Big employers that use the new individual coverage health reimbursement arrangement (HRA) programs to replace traditional group health plans for permanent, full-time workers will have to make sure the employees can afford Affordable Care Act exchange plan, according to health care and labor lawyers at Foley Hoag LLP.
The lawyers — Thomas Barker, Christopher Feudo and Ross Margulies — talk about the individual coverage HRA funding issue in an alert analyzing the new individual coverage HRA regulations.
The Internal Revenue Service, the U.S. Department of Labor’s Employee Benefits Security Administration, and the U.S. Department of Health and Human Services published the final regulations in June.
Compliance specialists are still finding new wrinkles in the new regulations.
One is that employers big enough to be subject to the ACA “shared responsibility” rules, or employer coverage mandate rules, may have a harder time whether they have successfully avoided having to pay the ACA mandate penalties.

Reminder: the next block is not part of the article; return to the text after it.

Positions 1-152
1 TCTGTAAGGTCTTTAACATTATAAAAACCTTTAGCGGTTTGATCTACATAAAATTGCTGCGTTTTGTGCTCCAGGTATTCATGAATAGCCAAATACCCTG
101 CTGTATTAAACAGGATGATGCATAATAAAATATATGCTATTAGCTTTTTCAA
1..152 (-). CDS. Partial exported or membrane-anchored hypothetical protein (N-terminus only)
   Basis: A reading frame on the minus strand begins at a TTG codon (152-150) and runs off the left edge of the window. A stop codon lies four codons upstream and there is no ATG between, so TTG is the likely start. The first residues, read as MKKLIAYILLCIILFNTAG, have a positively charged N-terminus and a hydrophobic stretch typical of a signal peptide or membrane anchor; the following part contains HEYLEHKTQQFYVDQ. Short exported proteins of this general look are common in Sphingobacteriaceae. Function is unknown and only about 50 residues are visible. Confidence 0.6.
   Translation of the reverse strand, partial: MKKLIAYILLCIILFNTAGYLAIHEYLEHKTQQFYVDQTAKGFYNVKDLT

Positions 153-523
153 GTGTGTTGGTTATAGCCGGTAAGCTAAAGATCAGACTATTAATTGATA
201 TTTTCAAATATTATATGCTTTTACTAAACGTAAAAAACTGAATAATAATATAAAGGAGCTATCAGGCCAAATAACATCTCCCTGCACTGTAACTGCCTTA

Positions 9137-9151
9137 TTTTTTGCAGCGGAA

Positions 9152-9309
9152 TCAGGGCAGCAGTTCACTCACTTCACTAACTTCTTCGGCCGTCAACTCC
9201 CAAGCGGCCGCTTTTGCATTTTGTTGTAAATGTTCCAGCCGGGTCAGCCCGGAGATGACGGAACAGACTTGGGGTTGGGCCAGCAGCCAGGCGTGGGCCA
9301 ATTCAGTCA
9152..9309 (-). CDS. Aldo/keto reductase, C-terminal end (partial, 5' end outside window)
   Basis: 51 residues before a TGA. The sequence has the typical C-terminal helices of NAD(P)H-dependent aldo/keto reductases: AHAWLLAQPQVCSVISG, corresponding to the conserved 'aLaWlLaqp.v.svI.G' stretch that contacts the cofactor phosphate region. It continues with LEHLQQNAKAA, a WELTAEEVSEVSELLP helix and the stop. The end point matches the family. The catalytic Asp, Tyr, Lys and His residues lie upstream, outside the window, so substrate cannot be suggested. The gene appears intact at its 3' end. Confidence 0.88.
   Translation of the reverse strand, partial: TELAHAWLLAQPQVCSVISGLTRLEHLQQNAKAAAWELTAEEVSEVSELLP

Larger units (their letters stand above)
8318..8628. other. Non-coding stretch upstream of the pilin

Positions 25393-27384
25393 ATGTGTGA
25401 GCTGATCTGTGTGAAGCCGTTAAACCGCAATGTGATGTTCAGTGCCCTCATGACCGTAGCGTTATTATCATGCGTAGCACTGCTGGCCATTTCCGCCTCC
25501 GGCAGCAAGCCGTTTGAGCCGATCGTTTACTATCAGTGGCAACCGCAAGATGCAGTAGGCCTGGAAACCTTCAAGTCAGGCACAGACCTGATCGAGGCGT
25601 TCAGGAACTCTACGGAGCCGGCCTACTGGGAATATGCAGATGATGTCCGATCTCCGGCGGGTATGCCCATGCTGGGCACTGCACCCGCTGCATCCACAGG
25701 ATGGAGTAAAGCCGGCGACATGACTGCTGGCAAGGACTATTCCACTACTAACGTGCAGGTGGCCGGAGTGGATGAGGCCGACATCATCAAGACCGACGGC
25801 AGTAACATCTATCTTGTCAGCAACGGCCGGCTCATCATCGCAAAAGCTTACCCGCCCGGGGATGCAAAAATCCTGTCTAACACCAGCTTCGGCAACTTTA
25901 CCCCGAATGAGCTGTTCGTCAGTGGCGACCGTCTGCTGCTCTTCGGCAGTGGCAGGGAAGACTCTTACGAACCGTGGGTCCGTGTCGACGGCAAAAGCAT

Normally, the lawyers write, an employee who was offered an individual coverage HRA would not be able to use an ACA exchange plan premium tax credit subsidy, and would not be able to lead to the IRS imposing employer coverage mandate penalties.
“If an individual is offered the HRA option, but declines it, the individual may be able to qualify for the credit if the HRA, when combined with individual market coverage, is unaffordable,’ the Foley Hoag lawyers write.
If full-time, permanent workers who decline individual coverage HRAs end up qualifying for the ACA exchange plan premium tax credit, the employer could end up facing employer mandate penalty bills.
The Foley Hoag lawyers note that how all of this will really work is unclear.